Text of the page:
I have never seen a single episode of “Gossip Girl”, nor do I have any desire to see one. But I have read that an episode that was scheduled to air November 9, 2009 was to have a tryst between teenagers as a feature, and that people from Parents Television Council were urging local networks to put something in its place for that episode.1
To me, this is the wrong move.
The Power of the Forbidden
It’s no surprise to anyone that what is forbidden is what is desired. Adam and Eve ate of the fruit that was forbidden amid all the choices that they had. A child, when presented any number of options but one will want the one thing—until they’ve had it.
Getting a station to not play one episode will not prevent that episode from being seen.
- Many shows are displaying their shows on the Internet.
- There are now DVD boxed sets that show all episodes—and selling it as “this one with the banned episode!” will help sales.
- There won’t be total compliance.
Telling Others What to Do/See/Watch
We are living in a society now that is quickly becoming more secular and less Christian. While secular, this new culture is accepting of differing view points, so long as individual liberty is not trampled.
All this to say that the backlash against any kind of boycott can do more to hurt the point of view than to help it.
To me, I think that first and foremost that the Parents Television Council should be spending their time educating parents about what is in these shows and why they shouldn’t let their children watch them.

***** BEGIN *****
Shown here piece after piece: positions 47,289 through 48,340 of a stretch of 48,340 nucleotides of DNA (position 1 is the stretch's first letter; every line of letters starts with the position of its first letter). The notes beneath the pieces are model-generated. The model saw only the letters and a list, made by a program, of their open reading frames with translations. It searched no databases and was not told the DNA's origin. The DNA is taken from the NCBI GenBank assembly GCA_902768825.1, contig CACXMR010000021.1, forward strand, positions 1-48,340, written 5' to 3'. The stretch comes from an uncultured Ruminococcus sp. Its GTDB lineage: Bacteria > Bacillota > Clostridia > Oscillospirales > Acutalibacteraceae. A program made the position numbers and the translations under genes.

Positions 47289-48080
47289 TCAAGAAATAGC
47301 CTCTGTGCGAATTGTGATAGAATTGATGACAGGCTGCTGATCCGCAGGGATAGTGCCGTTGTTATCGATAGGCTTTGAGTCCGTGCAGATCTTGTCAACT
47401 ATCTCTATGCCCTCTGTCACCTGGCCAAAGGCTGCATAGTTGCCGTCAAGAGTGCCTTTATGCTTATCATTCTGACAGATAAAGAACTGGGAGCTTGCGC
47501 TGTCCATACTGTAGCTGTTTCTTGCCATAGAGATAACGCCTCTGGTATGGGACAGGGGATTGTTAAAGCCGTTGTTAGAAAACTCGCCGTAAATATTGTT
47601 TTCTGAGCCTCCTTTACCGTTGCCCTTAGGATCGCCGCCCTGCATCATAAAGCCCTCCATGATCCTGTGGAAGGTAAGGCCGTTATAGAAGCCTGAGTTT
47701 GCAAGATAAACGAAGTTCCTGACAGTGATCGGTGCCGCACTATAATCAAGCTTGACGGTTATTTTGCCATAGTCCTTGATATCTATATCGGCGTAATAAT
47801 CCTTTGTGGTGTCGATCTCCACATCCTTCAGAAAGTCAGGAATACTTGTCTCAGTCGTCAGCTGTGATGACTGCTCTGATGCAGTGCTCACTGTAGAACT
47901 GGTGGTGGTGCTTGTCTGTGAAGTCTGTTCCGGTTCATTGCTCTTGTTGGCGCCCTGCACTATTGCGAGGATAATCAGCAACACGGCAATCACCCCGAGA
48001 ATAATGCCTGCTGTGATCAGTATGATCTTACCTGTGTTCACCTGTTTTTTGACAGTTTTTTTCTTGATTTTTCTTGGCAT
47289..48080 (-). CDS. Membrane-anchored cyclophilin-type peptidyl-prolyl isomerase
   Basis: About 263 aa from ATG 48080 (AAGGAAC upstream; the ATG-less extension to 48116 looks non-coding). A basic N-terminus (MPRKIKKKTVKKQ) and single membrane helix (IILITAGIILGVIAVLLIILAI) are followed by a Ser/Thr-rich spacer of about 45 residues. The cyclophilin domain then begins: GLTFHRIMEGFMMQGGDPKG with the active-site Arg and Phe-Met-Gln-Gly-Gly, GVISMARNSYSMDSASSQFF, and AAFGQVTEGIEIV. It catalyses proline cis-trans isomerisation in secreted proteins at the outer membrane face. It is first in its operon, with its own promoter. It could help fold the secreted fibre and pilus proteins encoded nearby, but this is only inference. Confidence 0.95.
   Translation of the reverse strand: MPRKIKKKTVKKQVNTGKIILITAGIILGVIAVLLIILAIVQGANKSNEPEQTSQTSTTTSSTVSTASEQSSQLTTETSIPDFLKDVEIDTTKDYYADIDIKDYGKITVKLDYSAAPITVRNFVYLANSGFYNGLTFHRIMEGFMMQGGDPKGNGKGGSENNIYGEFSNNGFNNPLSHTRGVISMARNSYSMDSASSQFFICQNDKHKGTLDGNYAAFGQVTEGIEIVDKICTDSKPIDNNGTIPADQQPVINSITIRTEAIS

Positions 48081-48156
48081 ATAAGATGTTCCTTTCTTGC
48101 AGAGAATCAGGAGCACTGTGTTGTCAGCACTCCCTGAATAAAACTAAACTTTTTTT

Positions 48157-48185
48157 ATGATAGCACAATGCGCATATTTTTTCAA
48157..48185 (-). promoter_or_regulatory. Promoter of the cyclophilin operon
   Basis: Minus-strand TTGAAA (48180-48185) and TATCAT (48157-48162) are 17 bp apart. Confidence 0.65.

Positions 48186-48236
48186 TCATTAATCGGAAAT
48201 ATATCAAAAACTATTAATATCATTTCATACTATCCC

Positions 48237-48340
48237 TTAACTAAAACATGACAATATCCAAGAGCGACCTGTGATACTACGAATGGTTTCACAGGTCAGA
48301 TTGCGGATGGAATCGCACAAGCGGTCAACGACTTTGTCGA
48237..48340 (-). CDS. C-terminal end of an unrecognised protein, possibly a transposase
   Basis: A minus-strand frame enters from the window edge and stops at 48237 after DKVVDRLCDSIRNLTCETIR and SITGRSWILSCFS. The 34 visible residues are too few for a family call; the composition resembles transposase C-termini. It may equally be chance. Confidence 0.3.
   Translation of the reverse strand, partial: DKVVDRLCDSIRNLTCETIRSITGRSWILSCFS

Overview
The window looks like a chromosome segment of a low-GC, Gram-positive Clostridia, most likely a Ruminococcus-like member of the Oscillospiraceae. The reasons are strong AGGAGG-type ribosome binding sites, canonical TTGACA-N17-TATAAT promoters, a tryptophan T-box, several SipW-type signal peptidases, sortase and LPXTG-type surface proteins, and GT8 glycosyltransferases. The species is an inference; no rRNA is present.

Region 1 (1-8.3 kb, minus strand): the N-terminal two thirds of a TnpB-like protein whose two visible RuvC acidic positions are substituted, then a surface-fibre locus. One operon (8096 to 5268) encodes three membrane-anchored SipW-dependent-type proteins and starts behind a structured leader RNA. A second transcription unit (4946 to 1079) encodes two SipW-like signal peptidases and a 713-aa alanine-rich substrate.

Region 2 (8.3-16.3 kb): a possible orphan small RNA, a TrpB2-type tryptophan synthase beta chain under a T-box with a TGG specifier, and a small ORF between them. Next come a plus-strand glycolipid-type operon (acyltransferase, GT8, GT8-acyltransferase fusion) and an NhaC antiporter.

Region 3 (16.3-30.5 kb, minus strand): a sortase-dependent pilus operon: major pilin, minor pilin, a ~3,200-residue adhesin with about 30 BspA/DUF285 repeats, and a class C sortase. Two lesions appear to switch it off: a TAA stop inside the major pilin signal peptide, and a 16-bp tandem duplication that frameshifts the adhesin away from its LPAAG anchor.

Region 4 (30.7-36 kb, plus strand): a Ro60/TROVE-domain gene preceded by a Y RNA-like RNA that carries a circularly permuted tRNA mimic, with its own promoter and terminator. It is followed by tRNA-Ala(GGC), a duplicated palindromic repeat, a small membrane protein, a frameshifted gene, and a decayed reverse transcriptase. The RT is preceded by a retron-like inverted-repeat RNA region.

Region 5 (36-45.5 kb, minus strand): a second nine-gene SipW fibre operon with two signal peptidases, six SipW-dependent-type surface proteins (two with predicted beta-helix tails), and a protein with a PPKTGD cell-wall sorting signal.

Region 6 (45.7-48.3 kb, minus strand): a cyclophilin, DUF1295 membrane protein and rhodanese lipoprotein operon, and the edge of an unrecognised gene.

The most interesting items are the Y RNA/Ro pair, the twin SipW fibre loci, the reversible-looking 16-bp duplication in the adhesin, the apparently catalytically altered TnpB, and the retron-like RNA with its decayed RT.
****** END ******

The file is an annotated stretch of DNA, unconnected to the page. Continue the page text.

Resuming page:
You see, it’s about more than just a single episode. I’m sure, if this is like any modern show, that the story arch has been building this way for some time. I’m sure that this isn’t the first time that it has sexy elements.
The poster to the right, which is the teaser for this season, would go to prove my point.
I can’t think of a person that should watch this show, nor a reason why it should be on broadcast television.
I would think that, to be effective, PTC should focus its efforts in getting people to stop watching this show all together, rather than focusing on a single episode.
If It’s Only One Episode That’s the Problem…
By singling out a single episode, it almost gives tacit approval to the rest of the show, the characters, the plot line.
Then again, when you have a sin in the title of your show—Gossip—one wonders why you expect something virtuous out if it.
Parents, sit with your kids. Watch what they’re watching. Be informed to what’s going on in your kids minds. And if there’s a problem with an episode, it’s probably time to shut that show off.
I mean, it’s only entertainment, right?